While the Anglicized versions of Irish names are familiar to most people, many Irish names have a long and proud Gaelic heritage that is often unknown. The original Gaelic form of the name Castagynd is Mac Oistigin which is probably derived from the pet form of the English name Roger, which is Hodgkin.
Early Origins of the Castagynd family
The surname Castagynd was first found in Leix
(Irish: Laois) formerly known as Queen's County, located in central Ireland
, in Leinster
Province, where they held a family seat
from ancient times.
Early History of the Castagynd family
This web page shows only a small excerpt of our Castagynd research.Another 97 words (7 lines of text) covering the years 103 and 1039 are included under the topic Early Castagynd History in all our PDF Extended History products and printed products wherever possible.
Castagynd Spelling Variations
The search for the origins of the name Castagynd family name revealed numerous spelling variations
. These variants can be somewhat accounted for when it is realized that before widespread literacy people only recognized their name by pronunciation; it was up to scribes to decide how it was to be formally recorded. Variations found include Costigan, Costigen, Costigin, McCostigan and others.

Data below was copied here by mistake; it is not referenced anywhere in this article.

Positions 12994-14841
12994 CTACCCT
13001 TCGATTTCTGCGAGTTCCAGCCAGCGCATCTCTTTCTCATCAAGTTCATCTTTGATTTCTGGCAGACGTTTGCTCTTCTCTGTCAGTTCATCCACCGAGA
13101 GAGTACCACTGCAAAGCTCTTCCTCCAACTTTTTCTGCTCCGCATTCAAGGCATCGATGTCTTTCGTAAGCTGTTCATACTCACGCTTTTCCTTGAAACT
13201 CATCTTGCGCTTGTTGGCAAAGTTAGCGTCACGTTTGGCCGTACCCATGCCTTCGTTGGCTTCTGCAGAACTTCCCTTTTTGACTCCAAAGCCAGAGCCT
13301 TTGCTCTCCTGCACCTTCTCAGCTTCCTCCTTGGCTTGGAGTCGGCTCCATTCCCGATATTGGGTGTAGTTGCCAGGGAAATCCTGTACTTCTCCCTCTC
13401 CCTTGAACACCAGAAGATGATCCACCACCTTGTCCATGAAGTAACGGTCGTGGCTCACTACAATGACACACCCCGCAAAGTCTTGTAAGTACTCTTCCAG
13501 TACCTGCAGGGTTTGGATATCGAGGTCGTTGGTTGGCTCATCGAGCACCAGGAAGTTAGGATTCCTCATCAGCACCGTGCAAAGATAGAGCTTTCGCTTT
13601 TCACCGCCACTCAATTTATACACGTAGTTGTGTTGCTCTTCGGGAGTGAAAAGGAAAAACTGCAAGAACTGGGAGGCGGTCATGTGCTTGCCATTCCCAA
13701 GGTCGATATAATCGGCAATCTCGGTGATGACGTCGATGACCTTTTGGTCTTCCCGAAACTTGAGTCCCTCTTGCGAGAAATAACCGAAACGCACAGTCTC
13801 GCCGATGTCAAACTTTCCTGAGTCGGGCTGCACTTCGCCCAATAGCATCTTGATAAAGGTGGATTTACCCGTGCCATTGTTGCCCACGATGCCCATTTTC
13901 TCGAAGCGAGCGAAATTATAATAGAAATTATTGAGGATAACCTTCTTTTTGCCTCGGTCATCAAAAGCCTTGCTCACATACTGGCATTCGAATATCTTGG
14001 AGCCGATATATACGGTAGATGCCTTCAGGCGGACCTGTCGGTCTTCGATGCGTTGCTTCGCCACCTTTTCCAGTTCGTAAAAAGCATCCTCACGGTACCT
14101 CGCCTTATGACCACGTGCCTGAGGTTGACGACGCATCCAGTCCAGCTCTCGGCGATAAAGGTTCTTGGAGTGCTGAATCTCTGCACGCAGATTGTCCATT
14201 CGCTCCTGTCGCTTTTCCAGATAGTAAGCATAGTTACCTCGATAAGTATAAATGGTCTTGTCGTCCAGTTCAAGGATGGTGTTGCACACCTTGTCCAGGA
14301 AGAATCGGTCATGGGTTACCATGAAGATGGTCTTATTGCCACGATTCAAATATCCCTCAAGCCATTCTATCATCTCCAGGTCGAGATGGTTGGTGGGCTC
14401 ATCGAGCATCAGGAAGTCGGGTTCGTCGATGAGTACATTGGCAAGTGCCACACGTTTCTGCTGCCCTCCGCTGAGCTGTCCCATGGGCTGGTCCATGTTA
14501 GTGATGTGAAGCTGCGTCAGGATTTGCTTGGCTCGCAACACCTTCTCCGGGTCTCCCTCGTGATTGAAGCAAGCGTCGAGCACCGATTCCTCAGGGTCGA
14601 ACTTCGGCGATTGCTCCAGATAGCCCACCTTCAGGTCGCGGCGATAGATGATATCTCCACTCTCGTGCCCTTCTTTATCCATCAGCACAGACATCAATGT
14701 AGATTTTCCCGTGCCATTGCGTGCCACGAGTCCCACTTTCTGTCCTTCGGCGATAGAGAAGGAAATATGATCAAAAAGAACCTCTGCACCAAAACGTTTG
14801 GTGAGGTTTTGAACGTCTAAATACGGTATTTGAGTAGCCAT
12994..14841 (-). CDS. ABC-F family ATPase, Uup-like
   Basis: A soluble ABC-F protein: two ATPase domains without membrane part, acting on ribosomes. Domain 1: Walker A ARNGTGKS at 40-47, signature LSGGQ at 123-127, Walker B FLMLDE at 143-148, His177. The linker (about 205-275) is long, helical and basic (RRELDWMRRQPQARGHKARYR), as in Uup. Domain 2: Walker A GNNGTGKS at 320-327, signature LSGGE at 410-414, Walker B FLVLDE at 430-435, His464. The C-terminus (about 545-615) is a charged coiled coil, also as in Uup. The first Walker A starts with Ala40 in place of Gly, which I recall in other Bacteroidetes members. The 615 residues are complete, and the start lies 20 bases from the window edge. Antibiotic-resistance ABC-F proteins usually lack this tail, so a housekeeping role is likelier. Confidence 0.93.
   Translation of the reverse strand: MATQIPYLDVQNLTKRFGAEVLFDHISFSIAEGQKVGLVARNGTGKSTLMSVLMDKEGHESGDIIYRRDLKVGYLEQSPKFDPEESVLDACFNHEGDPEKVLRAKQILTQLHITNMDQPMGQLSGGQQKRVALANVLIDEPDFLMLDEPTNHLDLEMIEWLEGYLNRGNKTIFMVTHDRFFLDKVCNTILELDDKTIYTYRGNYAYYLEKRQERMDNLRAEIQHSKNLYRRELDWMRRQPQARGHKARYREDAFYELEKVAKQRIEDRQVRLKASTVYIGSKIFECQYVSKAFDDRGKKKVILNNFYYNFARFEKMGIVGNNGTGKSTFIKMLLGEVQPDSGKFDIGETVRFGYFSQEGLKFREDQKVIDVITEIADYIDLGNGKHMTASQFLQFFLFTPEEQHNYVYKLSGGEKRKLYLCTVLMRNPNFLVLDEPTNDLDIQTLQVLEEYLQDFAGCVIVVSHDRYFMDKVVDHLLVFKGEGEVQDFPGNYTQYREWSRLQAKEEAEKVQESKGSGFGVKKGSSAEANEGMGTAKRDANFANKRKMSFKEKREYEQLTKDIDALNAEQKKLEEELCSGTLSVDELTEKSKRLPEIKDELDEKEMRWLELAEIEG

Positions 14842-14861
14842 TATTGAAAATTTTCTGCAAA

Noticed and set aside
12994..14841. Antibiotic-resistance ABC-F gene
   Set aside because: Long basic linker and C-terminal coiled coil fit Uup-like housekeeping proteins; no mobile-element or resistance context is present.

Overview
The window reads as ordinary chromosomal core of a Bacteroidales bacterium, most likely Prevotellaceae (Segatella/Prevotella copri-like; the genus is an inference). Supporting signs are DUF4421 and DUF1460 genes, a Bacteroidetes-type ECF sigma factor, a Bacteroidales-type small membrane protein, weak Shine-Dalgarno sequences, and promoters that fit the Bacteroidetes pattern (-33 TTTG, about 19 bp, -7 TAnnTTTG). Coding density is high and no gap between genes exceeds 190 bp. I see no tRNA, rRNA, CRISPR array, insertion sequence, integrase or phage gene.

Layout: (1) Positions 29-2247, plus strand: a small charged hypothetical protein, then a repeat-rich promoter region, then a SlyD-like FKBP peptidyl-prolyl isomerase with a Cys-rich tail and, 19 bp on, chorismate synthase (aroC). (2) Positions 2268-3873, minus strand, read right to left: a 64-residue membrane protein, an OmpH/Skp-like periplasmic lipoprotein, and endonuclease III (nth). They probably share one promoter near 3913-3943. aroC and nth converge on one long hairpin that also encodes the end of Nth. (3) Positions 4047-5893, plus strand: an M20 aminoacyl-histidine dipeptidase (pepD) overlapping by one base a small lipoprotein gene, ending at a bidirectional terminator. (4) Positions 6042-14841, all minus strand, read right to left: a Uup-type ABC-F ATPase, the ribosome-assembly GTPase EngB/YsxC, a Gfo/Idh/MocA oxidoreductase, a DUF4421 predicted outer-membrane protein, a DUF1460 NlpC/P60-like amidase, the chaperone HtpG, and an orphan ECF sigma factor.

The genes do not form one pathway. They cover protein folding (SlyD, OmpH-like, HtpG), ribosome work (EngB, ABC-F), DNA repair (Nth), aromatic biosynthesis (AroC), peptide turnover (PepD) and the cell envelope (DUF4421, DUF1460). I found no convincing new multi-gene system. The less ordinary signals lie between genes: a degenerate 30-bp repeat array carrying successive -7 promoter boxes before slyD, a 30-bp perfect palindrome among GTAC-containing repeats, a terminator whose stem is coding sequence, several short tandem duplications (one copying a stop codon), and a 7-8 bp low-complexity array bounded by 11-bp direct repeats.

Early Notables of the Castagynd family (pre 1700)
More information is included under the topic Early Castagynd Notables in all our PDF Extended History products
and printed products wherever possible.
Migration of the Castagynd family to the New World and Oceana
saw an enormous decrease in its population in the 19th century due to immigration and death. This pattern of immigration began slowly in the late 18th century and gradually grew throughout the early portion of the 19th century. However, a dramatic increase in the country's immigration numbers occurred when the Great Potato Famine
struck in the 1840s. The early immigrants to North America were primarily destined to be farmers tending to their own plot of land, those that came later initially settled within pre-established urban centers. These urban immigrants provided the cheap labor that the fast developing United States and soon to be Canada required. Regardless of their new lifestyle in North America, the Irish immigrants to the United States and Canada made invaluable contributions to their newly adopted societies. An investigation of immigrant and passenger lists revealed many Castagynds: Michael, James, Joseph, Lawrence, Patt, Thomas (three of this name), and William Costigan, who arrived in Philadelphia, Pennsylvania between 1850 and 1870.